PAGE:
WFMAD Day 17 – Classical borrowings

Welcome to a blast from my past.

Fractured Fairy Tales was a feature on The Rocky and Bullwinkle Show, a cartoon that ran in the early 1960’s (and is now available on Hulu).


Aside from being stupid-funny and guaranteeing that your children will regard you as ancient if you go all nostalgic as soon as you hear the theme song, they offer a wonderful structural device for writers.


Ready… If character comes easy to you, but devising plot is a problem, look to the classics of storytelling for a little help. One of the reasons that classics endure is because they resonate so deeply with readers they survive the tests of age. Don’t be afraid to experiment with the structure of a known tale as you are trying to figure out your own plot. Adapt the elements to the needs of the character, instead of stealing and reproducing the story. It will be much more satisfying to put your own spin on the story.


Set… “Write even when you don’t want to, don’t much like what you are writing, and aren’t writing particularly well.” Agatha Christie


Today’s prompt: Choose a fairy tale from this list. (Reread the tale quickly if you don’t remember the story clearly.)


Now fracture the fairy tale. Insert a new main character; you, a character from your work in progress, a new character you just dreamed up, or a friend, neighbor, child or dog you know. Rewrite the tale quickly, but make the reactions of the main character true to who he is instead of making him simply be a puppet to voice the original text. Allow your story to drive off the map and head for destinations unknown. Have fun with this!!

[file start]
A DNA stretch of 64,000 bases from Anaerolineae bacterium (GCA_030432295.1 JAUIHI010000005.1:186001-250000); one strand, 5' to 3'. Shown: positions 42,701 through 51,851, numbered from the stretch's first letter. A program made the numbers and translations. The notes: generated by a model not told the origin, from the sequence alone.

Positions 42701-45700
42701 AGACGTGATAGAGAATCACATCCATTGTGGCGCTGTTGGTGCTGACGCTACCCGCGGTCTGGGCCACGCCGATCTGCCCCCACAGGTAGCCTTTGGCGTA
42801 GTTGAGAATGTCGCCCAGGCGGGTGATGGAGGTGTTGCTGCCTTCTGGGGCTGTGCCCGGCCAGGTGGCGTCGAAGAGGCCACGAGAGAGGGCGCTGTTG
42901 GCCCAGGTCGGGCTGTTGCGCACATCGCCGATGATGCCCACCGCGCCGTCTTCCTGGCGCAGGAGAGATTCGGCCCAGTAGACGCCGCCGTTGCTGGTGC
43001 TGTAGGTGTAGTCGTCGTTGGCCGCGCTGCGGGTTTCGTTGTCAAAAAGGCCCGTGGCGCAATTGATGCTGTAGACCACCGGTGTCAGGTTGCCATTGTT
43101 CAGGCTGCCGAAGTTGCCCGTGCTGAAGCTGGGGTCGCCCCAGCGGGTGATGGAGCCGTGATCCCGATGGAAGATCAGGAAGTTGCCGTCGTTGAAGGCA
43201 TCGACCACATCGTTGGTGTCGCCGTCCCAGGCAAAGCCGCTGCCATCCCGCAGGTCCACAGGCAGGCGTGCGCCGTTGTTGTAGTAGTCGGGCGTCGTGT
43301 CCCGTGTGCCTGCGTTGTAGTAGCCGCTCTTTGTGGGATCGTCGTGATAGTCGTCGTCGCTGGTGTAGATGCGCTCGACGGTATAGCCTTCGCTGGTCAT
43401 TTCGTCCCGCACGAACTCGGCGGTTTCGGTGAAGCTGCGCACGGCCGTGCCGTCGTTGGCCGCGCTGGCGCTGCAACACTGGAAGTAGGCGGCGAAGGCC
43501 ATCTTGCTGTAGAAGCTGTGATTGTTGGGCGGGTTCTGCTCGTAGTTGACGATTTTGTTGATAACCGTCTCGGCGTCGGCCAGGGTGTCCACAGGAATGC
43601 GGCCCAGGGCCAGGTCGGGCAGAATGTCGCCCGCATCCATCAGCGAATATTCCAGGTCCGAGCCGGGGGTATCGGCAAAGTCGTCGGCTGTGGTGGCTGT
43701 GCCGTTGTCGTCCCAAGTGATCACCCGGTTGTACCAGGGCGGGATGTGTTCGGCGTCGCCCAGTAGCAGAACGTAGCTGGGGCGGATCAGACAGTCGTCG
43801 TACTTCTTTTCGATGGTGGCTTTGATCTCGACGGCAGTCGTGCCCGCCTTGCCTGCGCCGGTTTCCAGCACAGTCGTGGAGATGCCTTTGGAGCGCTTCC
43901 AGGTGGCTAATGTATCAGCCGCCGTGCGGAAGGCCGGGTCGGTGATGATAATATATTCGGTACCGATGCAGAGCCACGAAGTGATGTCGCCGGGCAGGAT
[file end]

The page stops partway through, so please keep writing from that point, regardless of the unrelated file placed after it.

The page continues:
Scribble… Scribble… Scribble…

5 Replies to “WFMAD Day 17 – Classical borrowings”

  1. “Write even when you don’t want to, don’t much like what you are writing, and aren’t writing particularly well.”

    I’m going to pin this on my bedroom wall. I swear your prompts this year are perfectly timed and relevant as a cinnamon bun in winter – perhaps I am just more open minded about writing in spire of myself than I was this time last summer. Thanks again, Laurie!

  2. Okay, before I go write…just have to say love love love Fractured Fairy Tales. Watching it as an adult I catch the innuendo I missed as a kid with such lines like, “There’s a little bit of witch in all us girls,” said by Gretel. Hansel turns down Gretel’s offer of a shingle and says something along the lines of, “He’s a door and window man.” 🙂 Where else can you hear one child call another stupid??? Love it. Ok, writing now.

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